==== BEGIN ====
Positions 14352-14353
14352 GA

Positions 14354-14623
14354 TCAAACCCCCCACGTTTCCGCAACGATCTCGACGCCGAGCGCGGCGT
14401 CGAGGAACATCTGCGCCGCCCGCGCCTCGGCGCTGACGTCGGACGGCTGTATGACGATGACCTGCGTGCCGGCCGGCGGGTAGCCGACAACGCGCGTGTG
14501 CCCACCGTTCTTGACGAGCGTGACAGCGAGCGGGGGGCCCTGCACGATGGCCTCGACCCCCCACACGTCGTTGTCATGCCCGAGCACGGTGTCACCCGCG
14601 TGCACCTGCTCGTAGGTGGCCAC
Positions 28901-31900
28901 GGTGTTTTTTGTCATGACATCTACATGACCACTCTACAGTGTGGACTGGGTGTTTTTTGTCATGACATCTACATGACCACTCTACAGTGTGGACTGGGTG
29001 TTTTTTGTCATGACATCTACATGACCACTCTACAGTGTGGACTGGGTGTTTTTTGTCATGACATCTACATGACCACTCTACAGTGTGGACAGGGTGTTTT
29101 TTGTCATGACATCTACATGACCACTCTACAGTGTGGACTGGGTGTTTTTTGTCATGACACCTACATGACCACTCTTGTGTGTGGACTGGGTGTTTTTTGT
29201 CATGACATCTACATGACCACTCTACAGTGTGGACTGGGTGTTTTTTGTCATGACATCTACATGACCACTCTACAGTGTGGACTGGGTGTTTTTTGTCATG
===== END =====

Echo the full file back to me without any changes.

Positions 14352-14353
14352 GA

Positions 14354-14623
14354 TCAAACCCCCCACGTTTCCGCAACGATCTCGACGCCGAGCGCGGCGT
14401 CGAGGAACATCTGCGCCGCCCGCGCCTCGGCGCTGACGTCGGACGGCTGTATGACGATGACCTGCGTGCCGGCCGGCGGGTAGCCGACAACGCGCGTGTG
14501 CCCACCGTTCTTGACGAGCGTGACAGCGAGCGGGGGGCCCTGCACGATGGCCTCGACCCCCCACACGTCGTTGTCATGCCCGAGCACGGTGTCACCCGCG
14601 TGCACCTGCTCGTAGGTGGCCAC
Positions 28901-31900
28901 GGTGTTTTTTGTCATGACATCTACATGACCACTCTACAGTGTGGACTGGGTGTTTTTTGTCATGACATCTACATGACCACTCTACAGTGTGGACTGGGTG
29001 TTTTTTGTCATGACATCTACATGACCACTCTACAGTGTGGACTGGGTGTTTTTTGTCATGACATCTACATGACCACTCTACAGTGTGGACAGGGTGTTTT
29101 TTGTCATGACATCTACATGACCACTCTACAGTGTGGACTGGGTGTTTTTTGTCATGACACCTACATGACCACTCTTGTGTGTGGACTGGGTGTTTTTTGT
29201 CATGACATCTACATGACCACTCTACAGTGTGGACTGGGTGTTTTTTGTCATGACATCTACATGACCACTCTACAGTGTGGACTGGGTGTTTTTTGTCATG